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Spokane, Washington  Est. May 19, 1883
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100 years ago in Spokane: Former mayor who supports prohibition receives death threats

On March 5, 1916, The Spokesman-Review reported that Spokane’s former mayor, W.J. Hindley, had received death threats related to his support of prohibition. Hindley moved to Manitoba after he served as mayor.
On March 5, 1916, The Spokesman-Review reported that Spokane’s former mayor, W.J. Hindley, had received death threats related to his support of prohibition. Hindley moved to Manitoba after he served as mayor.
Jim Kershner

From our archives,

100 years ago

Former Spokane Mayor W.J. Hindley, now a minister in Winnipeg, received two death threats in the mail.

Hindley was an outspoken advocate of prohibition. One of the anonymous letters said, “If the province goes dry one week from Monday, you’ll know what to expect.” The writer threatened “dire destruction” and advised Hindley to stay in his den.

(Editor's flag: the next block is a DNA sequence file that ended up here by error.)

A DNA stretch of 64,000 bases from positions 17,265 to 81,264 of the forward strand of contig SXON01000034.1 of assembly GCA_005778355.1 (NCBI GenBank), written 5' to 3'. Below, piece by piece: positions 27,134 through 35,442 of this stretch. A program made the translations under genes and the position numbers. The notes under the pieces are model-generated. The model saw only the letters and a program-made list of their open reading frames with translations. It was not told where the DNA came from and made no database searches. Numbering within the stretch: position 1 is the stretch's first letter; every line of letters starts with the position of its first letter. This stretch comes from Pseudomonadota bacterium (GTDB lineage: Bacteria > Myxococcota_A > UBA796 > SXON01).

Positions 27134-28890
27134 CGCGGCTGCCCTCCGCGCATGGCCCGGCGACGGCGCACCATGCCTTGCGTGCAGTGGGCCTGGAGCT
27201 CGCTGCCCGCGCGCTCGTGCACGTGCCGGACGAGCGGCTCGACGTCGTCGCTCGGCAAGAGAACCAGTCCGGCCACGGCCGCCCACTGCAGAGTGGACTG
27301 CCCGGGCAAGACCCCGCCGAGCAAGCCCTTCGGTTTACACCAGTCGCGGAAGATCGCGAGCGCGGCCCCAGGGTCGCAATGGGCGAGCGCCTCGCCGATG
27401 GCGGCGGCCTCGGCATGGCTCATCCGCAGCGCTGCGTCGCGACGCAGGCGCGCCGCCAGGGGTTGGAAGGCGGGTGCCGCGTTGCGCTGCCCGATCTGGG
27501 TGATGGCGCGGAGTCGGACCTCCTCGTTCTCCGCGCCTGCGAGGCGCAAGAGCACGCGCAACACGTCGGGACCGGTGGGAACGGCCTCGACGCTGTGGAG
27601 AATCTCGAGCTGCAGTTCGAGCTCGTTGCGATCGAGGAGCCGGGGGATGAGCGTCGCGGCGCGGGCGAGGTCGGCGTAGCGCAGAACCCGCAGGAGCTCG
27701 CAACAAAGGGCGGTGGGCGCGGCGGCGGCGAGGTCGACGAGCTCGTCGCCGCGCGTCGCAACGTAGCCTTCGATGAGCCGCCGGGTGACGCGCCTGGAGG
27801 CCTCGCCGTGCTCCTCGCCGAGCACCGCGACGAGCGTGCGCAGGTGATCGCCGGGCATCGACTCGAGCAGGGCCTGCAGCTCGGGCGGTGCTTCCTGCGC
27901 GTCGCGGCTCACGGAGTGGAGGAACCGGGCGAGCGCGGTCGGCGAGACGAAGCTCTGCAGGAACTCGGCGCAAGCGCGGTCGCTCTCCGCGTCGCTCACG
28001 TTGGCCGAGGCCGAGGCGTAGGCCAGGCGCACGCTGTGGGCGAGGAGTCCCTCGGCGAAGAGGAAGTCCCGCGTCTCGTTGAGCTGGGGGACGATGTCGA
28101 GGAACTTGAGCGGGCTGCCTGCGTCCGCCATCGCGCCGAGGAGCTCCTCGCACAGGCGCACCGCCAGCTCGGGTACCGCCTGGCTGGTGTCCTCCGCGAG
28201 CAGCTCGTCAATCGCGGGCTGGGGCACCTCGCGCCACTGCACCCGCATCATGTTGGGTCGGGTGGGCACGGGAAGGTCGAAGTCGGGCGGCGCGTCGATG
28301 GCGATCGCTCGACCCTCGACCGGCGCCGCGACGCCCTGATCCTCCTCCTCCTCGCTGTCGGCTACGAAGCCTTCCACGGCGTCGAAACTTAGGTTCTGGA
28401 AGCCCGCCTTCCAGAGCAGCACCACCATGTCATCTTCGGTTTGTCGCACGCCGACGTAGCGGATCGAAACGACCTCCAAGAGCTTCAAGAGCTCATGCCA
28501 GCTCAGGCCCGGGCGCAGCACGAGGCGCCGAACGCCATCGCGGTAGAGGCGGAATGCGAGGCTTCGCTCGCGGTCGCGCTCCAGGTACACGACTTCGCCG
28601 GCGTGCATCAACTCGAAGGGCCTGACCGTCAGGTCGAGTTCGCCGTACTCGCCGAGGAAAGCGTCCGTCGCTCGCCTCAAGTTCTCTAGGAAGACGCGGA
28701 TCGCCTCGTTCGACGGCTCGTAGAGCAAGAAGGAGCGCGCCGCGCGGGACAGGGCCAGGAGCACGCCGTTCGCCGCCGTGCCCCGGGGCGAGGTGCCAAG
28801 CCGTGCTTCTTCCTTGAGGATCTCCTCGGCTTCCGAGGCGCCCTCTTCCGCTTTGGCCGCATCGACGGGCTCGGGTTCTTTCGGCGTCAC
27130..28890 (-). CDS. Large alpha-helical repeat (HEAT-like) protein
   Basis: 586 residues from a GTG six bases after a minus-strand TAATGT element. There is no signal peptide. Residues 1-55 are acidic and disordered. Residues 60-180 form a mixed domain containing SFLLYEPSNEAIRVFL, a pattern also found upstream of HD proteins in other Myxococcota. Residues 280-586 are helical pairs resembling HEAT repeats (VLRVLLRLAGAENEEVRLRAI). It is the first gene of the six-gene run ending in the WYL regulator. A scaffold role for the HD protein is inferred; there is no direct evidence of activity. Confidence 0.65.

Hindley dismissed the letters as bullying by the liquor interests and said it was nothing new. He said he had gotten such letters “more or less regularly for the last five years, here and in Spokane.”

From the film beat: About 30 Spokane young people formed the Almo Film Club, one of the first moving picture clubs in the city.

The club had purchased a motion picture camera and had cast its first movie, a four-reeler comedy titled “Adventures of the Deep Sea Pirates.”

Club member Ed Shea wrote the script, and filming was scheduled to begin in the summer at Lake Coeur d’Alene.

Also on this date

(From the Associated Press)

1963: Patsy Cline, Cowboy Copas and Hawkshaw Hawkins died in the crash of their plane near Camden, Tennessee, along with pilot Randy Hughes.

1982: Comedian John Belushi was found dead from a drug overdose in a rented Hollywood bungalow; he was 33.

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